sid6581
Tuesday, August 03, 2004

sory, first number should be 32MM, not 16 MM

.
Tuesday, August 03, 2004

What is MM, is that the same as M? i.e. Million?

Chris
Tuesday, August 03, 2004

MM = Million

.
Tuesday, August 03, 2004

But the second, "very profitable" company still only has a revenue of about $85k per employee. And this is in SoCal as well? Sounds very low.

sid6581
Tuesday, August 03, 2004


Just agreeing with stuff people have already said here:

1.  It seems obvious you are not being greedy.

2.  Typically, the only effective way to tell your boss you are underpaid is to leave.  Bringing him a salary.com survey usually won't get the message across.  It wouldn't with me.

3.  Yes, advancement usually happens in the context of a job change.  This is so true, but most people want it not to be.

4.  I too would worry about joining a company with only 85K revenue per employee  in southern california.  Seems low.

Eric Sink
Tuesday, August 03, 2004

there's no point in bringing it up with your current employer because it sounds like from your post that he's paying you as much as he can afford.

this is your only opportunity to switch to a better paying, upwardly-mobile job.

try switching jobs while supporting a child on one family income.  your risk/reward scenarios will be MUCH more limited.

Kenny
Tuesday, August 03, 2004

Unless you have a contractually guaranteed fat severance package where you are now, you're probably just at risk for being unemployed six months from now if you keep the existing job.  You mentioned your current employer has downsized, which means they won't have qualms about doing it again.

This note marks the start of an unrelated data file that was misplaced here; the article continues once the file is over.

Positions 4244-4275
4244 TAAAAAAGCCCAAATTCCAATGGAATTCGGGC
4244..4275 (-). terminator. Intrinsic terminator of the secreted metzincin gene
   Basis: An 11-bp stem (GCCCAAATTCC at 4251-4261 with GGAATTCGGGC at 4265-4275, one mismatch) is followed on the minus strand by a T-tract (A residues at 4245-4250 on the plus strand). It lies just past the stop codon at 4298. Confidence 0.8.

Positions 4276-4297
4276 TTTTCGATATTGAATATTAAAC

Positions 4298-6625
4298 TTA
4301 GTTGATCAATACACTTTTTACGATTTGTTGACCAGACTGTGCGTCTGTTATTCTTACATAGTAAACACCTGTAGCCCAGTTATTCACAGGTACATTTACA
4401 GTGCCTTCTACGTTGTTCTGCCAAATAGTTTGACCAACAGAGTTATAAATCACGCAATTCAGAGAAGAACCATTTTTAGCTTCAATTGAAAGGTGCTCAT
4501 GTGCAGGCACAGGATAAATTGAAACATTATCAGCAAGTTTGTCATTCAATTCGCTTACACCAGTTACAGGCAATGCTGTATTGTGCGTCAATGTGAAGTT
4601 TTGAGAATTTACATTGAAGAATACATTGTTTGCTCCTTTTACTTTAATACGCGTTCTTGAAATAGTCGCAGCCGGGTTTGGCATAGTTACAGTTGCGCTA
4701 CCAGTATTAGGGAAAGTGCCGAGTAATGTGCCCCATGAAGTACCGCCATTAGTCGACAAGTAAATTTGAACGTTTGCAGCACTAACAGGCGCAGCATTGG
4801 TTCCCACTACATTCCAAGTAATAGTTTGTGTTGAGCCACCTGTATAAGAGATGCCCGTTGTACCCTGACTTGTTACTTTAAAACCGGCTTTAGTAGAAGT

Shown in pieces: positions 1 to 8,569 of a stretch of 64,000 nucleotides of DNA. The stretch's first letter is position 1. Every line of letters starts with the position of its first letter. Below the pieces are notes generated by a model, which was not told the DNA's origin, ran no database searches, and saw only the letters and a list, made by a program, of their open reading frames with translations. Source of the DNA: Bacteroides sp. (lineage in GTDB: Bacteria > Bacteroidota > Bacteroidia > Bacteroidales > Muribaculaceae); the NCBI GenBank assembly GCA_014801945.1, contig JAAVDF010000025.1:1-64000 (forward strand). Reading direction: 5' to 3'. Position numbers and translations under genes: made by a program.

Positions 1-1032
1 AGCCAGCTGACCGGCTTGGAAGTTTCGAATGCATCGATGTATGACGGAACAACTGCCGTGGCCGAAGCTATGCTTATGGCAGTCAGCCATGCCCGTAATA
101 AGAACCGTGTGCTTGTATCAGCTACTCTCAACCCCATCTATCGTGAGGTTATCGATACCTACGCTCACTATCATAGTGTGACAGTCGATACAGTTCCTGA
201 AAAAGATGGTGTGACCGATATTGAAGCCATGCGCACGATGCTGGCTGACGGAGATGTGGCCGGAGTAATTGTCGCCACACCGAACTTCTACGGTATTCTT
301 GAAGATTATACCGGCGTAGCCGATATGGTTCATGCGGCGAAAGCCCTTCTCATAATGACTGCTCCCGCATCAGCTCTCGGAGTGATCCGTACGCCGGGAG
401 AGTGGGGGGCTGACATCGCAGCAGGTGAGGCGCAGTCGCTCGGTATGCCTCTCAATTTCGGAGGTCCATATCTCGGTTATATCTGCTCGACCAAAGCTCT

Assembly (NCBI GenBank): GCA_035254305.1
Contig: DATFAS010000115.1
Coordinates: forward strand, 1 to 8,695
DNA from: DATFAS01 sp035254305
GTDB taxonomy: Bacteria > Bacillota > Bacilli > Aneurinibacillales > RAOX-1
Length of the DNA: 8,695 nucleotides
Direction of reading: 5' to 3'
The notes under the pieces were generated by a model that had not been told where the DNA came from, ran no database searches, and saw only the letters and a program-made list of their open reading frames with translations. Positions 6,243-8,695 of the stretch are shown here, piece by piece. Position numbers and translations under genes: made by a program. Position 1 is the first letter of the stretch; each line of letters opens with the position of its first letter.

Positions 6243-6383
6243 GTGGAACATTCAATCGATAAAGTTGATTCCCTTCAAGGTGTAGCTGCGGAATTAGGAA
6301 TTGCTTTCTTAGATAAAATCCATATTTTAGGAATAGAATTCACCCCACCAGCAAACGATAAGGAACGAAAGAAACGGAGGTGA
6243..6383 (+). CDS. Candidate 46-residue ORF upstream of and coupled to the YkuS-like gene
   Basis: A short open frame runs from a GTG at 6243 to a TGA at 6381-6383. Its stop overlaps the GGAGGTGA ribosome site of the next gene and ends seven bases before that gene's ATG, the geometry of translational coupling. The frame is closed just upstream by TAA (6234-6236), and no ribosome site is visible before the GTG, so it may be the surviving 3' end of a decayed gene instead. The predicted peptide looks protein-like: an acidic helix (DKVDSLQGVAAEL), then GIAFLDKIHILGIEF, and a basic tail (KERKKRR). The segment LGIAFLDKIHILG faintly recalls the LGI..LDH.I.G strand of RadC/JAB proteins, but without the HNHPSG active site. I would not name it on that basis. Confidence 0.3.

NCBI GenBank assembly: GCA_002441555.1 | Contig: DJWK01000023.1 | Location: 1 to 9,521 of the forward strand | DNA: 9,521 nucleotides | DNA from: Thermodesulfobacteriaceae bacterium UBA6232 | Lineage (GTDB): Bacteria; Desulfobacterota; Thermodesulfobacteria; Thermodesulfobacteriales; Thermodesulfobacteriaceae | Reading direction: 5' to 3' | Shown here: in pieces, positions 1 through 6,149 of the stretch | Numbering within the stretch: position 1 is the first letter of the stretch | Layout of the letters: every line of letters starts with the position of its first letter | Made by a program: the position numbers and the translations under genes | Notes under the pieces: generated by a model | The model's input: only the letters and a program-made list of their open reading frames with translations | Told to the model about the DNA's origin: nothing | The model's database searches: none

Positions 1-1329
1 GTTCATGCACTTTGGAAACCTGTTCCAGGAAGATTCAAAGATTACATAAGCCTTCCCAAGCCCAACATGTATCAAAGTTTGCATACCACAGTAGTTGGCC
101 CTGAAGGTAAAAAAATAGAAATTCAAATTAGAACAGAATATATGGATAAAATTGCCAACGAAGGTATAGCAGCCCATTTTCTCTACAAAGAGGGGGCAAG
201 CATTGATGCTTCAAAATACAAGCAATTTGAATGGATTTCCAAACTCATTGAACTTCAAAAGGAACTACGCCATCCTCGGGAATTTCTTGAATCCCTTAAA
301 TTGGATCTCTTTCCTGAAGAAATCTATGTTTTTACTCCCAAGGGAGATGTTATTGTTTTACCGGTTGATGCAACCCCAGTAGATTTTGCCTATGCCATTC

Bottom line: take the job, unless you find out some serious red flags about the other company.

NoName
Tuesday, August 03, 2004

You have some goals - buy a house have kids etc.  These require a certain income level. You need a plan to get to that income level or you will never be able to achieve these goals. You need to look at your current job and determine if and when it will pay you enough to reach your goals. If it will not  you will have to leave at some point or give up the goals.  Then look at the new job and determine if it will move you closer to your goals. 

It is a risk but in general to increase your income significantly you will have to change jobs.

John
Tuesday, August 03, 2004

Wow excellent feedback.  Regarding 85k per employee as being low - would it change your mind if I told you I was in San Diego?  Low(er) salary seems the norm here.  Thanks all!

.
Tuesday, August 03, 2004

I still think it sounds low. Our revenue per employee is about $300k, and we're in Texas which should be cheaper. I don't know how that other company compares, but they've got to have really low expenses in order to pull this off. Do they have any benefits? 401k matching? Health insurance? How about their offices, are they in a fancy/expensive location or a cheap one?

I'd worry, but that's just me.

sid6581
Tuesday, August 03, 2004

office is brand new and decent.  Compensation stuff I'm still working throuhg, I'll get more info on that, but they do have health / medical / dental / 401k (unsure about matching right now) etc...

.
Tuesday, August 03, 2004

This doesn't add up. How is it possible to be "very profitable" when you have 35 employees and only 3 million in revenue??? My own company is "very profitable", but we have 7 employees and more than 3 million in revenues. And we are in San Diego, coincidentally.

just me
Tuesday, August 03, 2004

With all those benefits and shiny new offices expenses must be high. Are you sure they're not lying when they say they're "very profitable"? I don't understand how they can do that. Do the math, after salaries and other expenses associated with all those employees it doesn't make sense that they have a lot left over.

sid6581
Tuesday, August 03, 2004

this is great info, I will dig deeper on this issue.

.
Tuesday, August 03, 2004